I'm saving coitus for marriage, but not for religious reasons, although I do identify as Christian.
I'm head-over-heels in love with my boyfriend.
|At my dear friend's wedding, May 2012.|
I'm a feminist.
I'm obsessed with France.
What do these tidbits have to do with each other? Nothing. And everything.
My particular brand of feminism is a cross between choice feminism and radical feminism, with an emphasis on Christian feminism and sexual ethics.
Yeah, I know. It's complicated. This is why I have a blog. And twitter.
Let me break all that down.
Choice Feminism: I vehemently support a woman's right to make the best choice for her own life, whether that be her major in college, where she lives, the car she drives, her parenting choices, etc.
Radical Feminism: I question why women make certain choices. Choices don't happen in a vacuum. I look at socialization and power structures and legal systems, and I wonder how freely women make their choices. And if your choices include keeping other women from autonomy, then I revoke my support for your freedom of choice.
Christian Feminism: I know that the history of Christianity is pretty patriarchal and oppressive. I know that most of my choices are influenced by my faith, which is influenced by patriarchy. But I believe in God, and I believe in Jesus, and I can't just un-believe that.
Sexual Ethics: The Church* teaches several mixed lessons on sex, and the world teaches several other mixed lessons on sex. According to the Church, premarital sex is a sin, but sex within marriage is teh BESTEST ever snowflakes!!!! According to the world, sex sex sex sex all that matters is sexy sexy times. And I'm just here in the middle talking about consent in any sexual relationship, married or otherwise. As Sarah so eloquently explained in her three-part series, people can have sexual ethics outside of the standard Christian narrative.
So. Back to those four points. Are you keeping track? Virginity, boyfriend, feminism, France.
One day, I plan on marrying Beau. I'm pretty excited about it. We get to live together, and snuggle every night, and have coitus whenever we both mutually agree upon it, and cook together, and eventually have kids, and all sorts of awesome stuff.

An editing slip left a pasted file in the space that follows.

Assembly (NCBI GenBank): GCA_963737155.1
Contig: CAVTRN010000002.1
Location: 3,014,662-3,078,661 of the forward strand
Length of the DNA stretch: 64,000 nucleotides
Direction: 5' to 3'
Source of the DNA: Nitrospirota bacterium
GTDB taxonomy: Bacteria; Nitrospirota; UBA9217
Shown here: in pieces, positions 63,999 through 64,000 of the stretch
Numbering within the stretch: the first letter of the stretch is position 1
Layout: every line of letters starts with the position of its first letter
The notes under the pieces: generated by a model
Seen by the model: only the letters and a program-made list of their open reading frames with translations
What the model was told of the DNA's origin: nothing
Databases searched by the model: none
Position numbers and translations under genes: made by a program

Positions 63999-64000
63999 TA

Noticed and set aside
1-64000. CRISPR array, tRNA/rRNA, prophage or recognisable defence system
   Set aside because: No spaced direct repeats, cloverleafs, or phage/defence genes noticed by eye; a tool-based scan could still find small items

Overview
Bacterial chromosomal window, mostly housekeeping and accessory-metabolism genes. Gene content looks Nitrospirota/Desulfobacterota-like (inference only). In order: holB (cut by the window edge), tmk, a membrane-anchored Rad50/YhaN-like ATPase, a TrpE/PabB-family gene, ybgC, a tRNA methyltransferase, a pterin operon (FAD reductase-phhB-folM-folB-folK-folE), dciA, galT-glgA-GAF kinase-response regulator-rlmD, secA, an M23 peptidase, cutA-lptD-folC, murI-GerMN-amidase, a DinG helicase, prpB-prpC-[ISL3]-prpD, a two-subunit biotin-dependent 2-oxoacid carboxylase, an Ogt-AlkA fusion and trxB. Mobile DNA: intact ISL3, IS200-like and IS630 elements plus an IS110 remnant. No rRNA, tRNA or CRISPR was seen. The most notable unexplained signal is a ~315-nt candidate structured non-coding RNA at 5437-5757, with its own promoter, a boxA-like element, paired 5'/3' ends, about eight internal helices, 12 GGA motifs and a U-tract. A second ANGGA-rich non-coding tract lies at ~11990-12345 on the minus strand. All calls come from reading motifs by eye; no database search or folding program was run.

Plus I get to be on his health insurance! So I won't have to work two jobs!
We won't share a last name, but I'm pretty sure keeping our own last names won't prevent us from having a kickass marriage.
But is marrying Beau a feminist choice?
This Unpopular Opinion over at xoJane thinks not.
Meghan insists that marriage can never be a feminist choice, because it's rooted in patriarchy. Although she never states so explicitly, she implies rather heavily that marriage is an anti-feminist choice.
I beg to differ.
Choice feminism resonates so strongly with me because I believe women are independent, autonomous human beings who are capable of deciding how to live their own lives.
Isn't the pursuit of happiness a vital aspect of living your own life?
Choosing Beau over France might not have been the most feminist choice I ever made, but I don't think putting my happiness first is thus intrinsically anti-feminist.
Holding onto a heteronormative sexual concept isn't exactly feminist, but I think shaming someone for NOT having sex is even more anti-feminist.
Marrying Beau won't be the most feminist choice either, but again, I don't think it's thus anti-feminist.
Every choice I make won't Further the Feminist Fight.
Sometimes our choices are just neutral.
And that's okay.
I'm writing more about choice feminism over at Betsy's blog for her series Wedding Wednesdays! Find out exactly why I don't plan on taking Beau's last name when we get married.
*Oversimplification of the Christian viewpoint on sex, since not only am I a Christian who doesn't believe premarital sex is a sin, but I frequently cite and link to other Christian writers who agree with me.